I can’t recommend Cixin Liu’s Remembrance of the Earth’s past-series high enough. Now, i do have ties to China (my wife’s chinese) and as such, i’m quite interested in reading chinese novels, wuxia or otherwise, and it saddens me that it is so difficult to buy these things in paper-form. You can read fan-translated versions on the net in droves, but really professional publishings are rare. And if something’s available, it can set you back a ridiculous amount of money (60€ for a book). So i was quite happy when i discovered the first in Cixin Liu’s series, The Three-body problem. It won more than just one award, it was translated and it was available on Audible.

Here’s the blurb:

Set against the backdrop of China’s Cultural Revolution, a secret military project sends signals into space to establish contact with aliens. An alien civilization on the brink of destruction captures the signal and plans to invade Earth. Meanwhile, on Earth, different camps start forming, planning to either welcome the superior beings and help them take over a world seen as corrupt, or to fight against the invasion. The result is a science fiction masterpiece of enormous scope and vision.

The Cultural Revolution serves as an introduction and i think it explains why someone would behave in a manner like that woman who gets into contact with the aliens does – she ignores a warning from one friendly alien and sets up humanity for extinction by giving away the existence and position of Earth. There’s another twist here: it will take the aliens 400 years to reach earth, so there is time to react to the threat. Unfortunately, much earlier, so-called “sophons” arrive and limit human research by way of messing things up with experiments like the particle accelerator. So we can make progress in currently available technologies but can’t develop new ones and it’s quite obvious that the aliens are superior and will almost certainly win the war.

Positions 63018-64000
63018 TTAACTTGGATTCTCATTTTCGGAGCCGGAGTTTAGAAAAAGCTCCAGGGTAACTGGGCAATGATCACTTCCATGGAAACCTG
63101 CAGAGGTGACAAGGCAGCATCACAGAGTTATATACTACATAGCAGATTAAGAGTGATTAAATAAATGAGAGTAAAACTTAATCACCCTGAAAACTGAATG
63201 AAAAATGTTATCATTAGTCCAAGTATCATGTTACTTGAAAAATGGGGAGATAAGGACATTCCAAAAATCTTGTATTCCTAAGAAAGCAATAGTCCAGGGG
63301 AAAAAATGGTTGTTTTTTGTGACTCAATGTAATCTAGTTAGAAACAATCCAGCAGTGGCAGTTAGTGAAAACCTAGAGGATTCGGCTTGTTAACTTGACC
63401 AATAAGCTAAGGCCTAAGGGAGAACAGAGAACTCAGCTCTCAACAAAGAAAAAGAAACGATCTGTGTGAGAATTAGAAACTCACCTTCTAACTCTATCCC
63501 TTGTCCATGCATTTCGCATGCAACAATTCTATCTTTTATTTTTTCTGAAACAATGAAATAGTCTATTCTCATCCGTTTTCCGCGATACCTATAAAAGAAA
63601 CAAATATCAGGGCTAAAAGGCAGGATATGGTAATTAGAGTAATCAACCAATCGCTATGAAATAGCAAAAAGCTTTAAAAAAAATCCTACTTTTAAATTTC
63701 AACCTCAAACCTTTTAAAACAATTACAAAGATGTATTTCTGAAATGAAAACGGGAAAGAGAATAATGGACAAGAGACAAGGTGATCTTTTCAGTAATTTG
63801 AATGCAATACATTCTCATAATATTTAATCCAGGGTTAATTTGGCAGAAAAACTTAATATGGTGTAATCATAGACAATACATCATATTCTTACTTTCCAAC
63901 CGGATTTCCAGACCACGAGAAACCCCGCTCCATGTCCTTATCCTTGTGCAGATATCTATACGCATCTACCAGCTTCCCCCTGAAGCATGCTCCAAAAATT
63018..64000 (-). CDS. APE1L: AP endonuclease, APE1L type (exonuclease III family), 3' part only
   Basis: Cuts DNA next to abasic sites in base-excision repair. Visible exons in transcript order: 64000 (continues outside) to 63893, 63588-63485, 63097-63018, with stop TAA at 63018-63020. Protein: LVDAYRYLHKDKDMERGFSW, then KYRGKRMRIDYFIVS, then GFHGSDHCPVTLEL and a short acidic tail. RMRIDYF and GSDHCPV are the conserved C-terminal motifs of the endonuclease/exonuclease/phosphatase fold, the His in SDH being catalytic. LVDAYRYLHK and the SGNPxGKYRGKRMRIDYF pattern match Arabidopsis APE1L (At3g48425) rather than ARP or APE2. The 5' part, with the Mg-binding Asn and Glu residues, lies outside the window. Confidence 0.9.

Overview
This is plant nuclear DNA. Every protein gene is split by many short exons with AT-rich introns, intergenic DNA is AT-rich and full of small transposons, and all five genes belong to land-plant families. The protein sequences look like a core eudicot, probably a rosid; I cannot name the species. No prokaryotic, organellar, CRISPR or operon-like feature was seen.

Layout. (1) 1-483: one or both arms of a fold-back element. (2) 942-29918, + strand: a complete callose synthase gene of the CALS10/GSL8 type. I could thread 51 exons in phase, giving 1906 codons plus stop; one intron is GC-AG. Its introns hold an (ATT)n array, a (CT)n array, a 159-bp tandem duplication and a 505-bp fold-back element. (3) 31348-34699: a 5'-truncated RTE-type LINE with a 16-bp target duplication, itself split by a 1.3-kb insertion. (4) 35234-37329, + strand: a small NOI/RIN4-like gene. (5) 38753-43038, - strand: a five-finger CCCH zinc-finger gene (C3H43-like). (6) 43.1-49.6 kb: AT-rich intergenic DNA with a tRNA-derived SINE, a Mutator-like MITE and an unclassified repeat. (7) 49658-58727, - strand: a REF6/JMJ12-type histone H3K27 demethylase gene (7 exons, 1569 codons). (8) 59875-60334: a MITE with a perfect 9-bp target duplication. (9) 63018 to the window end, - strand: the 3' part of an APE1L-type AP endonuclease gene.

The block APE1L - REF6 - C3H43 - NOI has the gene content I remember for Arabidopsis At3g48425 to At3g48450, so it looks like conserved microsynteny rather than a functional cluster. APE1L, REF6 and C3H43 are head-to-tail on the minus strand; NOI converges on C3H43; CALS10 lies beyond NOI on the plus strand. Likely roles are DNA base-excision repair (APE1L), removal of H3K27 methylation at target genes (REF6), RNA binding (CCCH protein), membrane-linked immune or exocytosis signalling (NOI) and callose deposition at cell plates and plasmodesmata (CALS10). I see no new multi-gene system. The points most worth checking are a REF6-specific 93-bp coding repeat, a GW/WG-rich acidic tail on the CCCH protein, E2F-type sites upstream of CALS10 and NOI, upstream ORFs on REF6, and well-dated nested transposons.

It is an interesting and new take on the quite common “aliens invade earth” theme, and even from the point of view of a different- chinese- culture, which is good, because “non-western” views on topics like that tend to be surprising. And this one is- it’s not very heroic- many humans will believe in defeat and think about escape, if they think at all, and there’s even an organization that welcomes human extinction. It’s an interesting mind-game that’s very enjoyable to read/listen to.

One thing of note: i don’t know why, but i’m really having trouble with many english audiobooks. With the exception of Roy Dotrice, who reads the Song of Ice and Fire books, i find it very hard to follow most narrators because they are reading quite flat and emotionless. It took hours before i got used to the narrator here and started to notice differences in voicing different characters or moods. I’d really rather read, but these days, it’s much easier for me to listen to audiobooks instead.

This week, i listened to the second book of the series- The Dark Forest, and i’m glad to see that the author maintains the quality of the first one. The third and final book will release in english this year and i’m really looking forward to the conclusion- so if you like that kind of sci-fi, i really recommend you pick it up.